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grand rond de jambe en l'air?


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Did I spell that right? Well, what I mean is when you take the leg in develope front front to side to the back. I think that may be what that is. When I go front side to back or back to front I know I am doing it wrong. My teacher doesn't say anything, and I am not sure if she is ignoring it or just not noticing it. How is it supposed to feel and what are you really trying to do? Also, how are you supposed to feel in arabesque?

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Lynn, what is supposed to happen is that the leg goes from seconde to arabesque WITHOUT the pelvis going through a major swivel action (griiiiiind!). Many students sort of roll the hip over when they carry the working leg to the back, and that looks really funny. You have to maintain the turnout on both the supporting and working legs, lift out of the supporting hip and allow the working hip to open slightly, all the while trying to keep it from splaying WIDE open. It's almost an isometrics exercise, where you pit one muscle against another, except that here, you're mostly working against gravity and the way the femur connects to the hip-socket. As to how an arabesque is supposed to feel, "Well, there I was, standing there with my leg up in the air behind me...." :)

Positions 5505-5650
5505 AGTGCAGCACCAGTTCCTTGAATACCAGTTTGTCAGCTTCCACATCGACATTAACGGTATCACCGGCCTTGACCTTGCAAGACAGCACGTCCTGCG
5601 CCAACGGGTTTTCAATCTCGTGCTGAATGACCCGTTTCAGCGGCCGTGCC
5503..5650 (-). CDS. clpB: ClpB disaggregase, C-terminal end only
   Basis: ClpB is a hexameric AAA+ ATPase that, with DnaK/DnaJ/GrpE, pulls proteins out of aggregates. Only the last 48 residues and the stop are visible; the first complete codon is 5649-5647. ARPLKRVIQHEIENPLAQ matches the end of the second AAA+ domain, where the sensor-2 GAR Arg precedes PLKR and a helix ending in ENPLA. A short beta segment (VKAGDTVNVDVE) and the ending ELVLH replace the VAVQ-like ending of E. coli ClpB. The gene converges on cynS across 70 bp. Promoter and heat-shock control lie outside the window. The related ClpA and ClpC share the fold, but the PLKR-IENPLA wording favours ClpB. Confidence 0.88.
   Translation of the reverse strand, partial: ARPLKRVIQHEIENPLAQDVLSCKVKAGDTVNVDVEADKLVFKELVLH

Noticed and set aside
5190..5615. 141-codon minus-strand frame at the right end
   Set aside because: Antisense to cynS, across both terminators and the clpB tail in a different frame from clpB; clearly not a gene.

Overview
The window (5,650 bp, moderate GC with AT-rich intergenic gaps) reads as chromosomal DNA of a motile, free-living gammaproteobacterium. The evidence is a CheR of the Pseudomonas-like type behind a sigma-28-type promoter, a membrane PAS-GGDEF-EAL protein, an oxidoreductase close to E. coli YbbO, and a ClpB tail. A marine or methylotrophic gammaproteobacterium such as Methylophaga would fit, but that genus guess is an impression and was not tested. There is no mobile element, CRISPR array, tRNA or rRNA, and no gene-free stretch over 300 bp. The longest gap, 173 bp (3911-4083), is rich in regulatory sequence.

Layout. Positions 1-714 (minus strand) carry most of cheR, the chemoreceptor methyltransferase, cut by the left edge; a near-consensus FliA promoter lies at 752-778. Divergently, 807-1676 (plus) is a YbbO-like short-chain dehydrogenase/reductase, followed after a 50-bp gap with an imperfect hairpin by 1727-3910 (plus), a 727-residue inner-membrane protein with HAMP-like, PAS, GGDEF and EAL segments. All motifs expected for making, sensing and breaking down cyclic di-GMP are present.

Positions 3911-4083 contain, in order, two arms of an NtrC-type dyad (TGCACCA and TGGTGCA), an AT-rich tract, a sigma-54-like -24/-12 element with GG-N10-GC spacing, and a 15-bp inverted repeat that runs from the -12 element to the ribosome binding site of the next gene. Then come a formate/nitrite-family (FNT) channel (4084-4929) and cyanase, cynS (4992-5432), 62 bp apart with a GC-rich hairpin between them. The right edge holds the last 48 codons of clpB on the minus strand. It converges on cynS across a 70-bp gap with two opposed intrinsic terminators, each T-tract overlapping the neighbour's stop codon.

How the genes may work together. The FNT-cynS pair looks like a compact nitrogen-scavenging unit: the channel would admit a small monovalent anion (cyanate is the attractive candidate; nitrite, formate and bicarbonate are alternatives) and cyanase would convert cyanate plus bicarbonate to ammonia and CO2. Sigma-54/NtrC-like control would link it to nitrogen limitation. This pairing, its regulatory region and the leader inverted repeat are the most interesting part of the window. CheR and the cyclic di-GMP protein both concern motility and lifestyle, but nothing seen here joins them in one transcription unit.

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Lynn, yes, you are talking about a grand rond de jambe en l'air :) (I fixed the title for you.)


What you have to do when you leg goes from side to back is get out of your own way...at least, out of the way of your gluteus maximus! :wacko: Move your weight slightly forward and upward on the standing leg, maintain the rotation in the working leg, working it against the rotation in the standing leg. The hip of the extended leg will open slightly, as you move forward and upward with the upper body moving away from the direction of the leg. Allow your hand to slide slightly more forward on the barre, too.

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Ok, I will have to try that. :)


So you have to lift up and try to rotate your leg while keeping your front facing forward?

Edited by lynn
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Oh yes! Try it in first arabesque with the shoulders squared off, and extend the arm on the same side as the working leg to second. As you grow more proficient in the arabesque line, then the shoulders can open a bit, like the hip, and you can extend that arm more and more to the back.

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